After trying to get himself killed or trying to deliberately drink himself to death, being able to survive as the last Samurai and tell of their traditions to keep the memory of Katsumoto alive, Nathan Algren was able to finally let go of the demons of his past and find the small measure of peace in a small Japanese village where he was first introduced to the only woman he truly loved. In her, Nathan finds a reason to stay alive, to make a life away from war and suffering, to be part of the woman’s village again, and perhaps start anew where he could be at peace with the past and have a pleasant future that is filled with love and peace.

As Nathan gathers his horse and rides down to Taka’s village, he is a man who is content, who is at peace, and who knows what exactly he must do for the rest of his living days. Taka and Nathan have a history together over the course of the film but by the ending scene, she is happy to see him alive and well again. Her beauty, grace, and femininity shine through as she gazes at Nathan, giving him a heartfelt smile, happy to see him in her presence again.

One look at each other says it all and they have been through so much in their time together that just to be making eye contact again is enough to fill up both of their hearts with joy. Like how Japan was willing to move forward to a new age while remembering the last Samurai, Nathan is also ready to be at peace with his past while looking to the future with Taka.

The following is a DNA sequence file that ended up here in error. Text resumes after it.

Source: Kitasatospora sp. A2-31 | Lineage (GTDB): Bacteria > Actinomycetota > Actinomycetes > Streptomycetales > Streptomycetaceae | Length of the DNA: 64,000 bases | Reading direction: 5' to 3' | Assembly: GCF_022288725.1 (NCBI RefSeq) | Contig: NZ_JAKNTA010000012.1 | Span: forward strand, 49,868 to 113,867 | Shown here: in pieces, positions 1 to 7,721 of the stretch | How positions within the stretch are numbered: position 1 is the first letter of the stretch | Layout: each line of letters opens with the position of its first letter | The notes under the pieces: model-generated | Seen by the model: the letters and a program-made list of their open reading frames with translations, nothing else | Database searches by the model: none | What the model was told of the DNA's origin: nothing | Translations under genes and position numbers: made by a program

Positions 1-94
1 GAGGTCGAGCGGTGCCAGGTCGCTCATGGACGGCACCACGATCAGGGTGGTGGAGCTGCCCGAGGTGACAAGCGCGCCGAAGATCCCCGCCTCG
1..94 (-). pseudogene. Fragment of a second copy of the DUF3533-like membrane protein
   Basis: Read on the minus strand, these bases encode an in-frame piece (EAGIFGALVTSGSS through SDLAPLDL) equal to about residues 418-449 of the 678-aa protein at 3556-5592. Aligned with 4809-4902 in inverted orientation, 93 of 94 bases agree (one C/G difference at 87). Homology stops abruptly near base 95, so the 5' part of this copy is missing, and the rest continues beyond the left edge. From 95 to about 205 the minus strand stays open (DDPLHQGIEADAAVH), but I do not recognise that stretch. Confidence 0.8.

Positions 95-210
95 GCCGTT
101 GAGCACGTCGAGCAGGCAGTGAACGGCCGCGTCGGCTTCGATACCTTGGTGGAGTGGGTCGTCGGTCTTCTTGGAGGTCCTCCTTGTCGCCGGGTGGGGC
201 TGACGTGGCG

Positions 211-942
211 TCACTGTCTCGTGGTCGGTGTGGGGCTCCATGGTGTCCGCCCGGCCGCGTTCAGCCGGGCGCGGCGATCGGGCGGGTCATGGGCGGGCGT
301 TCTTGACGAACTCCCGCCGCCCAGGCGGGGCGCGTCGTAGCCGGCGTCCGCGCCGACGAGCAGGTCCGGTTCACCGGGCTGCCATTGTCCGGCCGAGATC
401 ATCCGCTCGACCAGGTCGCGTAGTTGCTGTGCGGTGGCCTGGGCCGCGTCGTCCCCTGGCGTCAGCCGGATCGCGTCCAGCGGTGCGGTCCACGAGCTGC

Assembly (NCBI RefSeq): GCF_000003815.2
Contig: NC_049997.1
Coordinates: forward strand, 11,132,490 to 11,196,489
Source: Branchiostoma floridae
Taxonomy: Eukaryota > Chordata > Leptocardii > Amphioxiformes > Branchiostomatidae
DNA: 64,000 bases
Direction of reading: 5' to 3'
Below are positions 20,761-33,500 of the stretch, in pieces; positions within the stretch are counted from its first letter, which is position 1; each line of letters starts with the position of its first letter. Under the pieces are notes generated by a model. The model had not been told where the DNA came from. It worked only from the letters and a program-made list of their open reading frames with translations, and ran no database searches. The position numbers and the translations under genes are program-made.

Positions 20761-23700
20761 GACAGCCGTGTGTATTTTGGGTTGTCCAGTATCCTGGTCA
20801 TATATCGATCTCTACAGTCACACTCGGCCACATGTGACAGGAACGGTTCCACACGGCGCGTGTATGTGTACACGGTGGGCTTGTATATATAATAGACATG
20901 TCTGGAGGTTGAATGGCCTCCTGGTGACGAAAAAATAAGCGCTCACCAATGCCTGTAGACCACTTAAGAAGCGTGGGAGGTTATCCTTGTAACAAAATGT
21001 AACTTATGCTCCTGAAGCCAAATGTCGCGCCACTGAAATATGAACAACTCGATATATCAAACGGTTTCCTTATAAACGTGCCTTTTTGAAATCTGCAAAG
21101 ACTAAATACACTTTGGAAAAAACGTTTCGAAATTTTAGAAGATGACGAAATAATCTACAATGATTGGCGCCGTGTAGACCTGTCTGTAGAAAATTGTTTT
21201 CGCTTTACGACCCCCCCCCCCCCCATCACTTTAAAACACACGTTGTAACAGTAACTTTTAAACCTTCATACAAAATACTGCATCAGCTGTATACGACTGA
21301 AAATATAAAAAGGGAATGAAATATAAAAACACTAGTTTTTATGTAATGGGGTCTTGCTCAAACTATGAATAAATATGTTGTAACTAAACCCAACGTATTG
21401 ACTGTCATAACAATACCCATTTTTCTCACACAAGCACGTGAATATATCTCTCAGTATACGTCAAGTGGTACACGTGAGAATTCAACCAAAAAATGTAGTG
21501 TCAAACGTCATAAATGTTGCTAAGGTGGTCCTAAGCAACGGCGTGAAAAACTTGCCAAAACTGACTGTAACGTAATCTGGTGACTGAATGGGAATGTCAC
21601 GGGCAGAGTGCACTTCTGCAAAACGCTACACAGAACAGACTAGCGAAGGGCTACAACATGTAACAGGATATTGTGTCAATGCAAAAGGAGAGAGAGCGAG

“…It’s Just A Business” – Anatomy of A Scene

“As one economic system is thrown into recession, other illicit ones, such as illegal gambling tend to flourish in its wake, which is what ‘Killing Them Softly’ does a good job of showing the effects of a recession leading to a boom in the illicit economy.”

“America is not a country, it’s just a business.”

‘Killing Them Softly’ is a 2012 movie that flew under the radar at the time of its release. It may seem on the surface as a movie about the mob regarding unpaid debts, illegal gambling rings, and retribution for those caught in the crossfire, but what makes this movie different is its allegory laid out in the film regarding its relation to the financial system. As the mafia tries to prop up its system of illegal gambling rings and extortion rackets by using different hired hitmen, there are radio and TV clips highlighting the role of different politicians trying to prop up the financial system in the wake of the 2008 financial crisis. To keep the system functioning, drastic measures are taken.

As the U.S. economy suffers, illegal activities flourish and there are those people who get caught up in resorting to crime to keep their head above water. When the illegal system malfunctions such as a Mafia protected card game gets robbed by criminals outside the system, Jackie Cogan (played by Brad Pitt) is called upon as an enforcer hired to restore order to prevent the local criminal economy to collapse.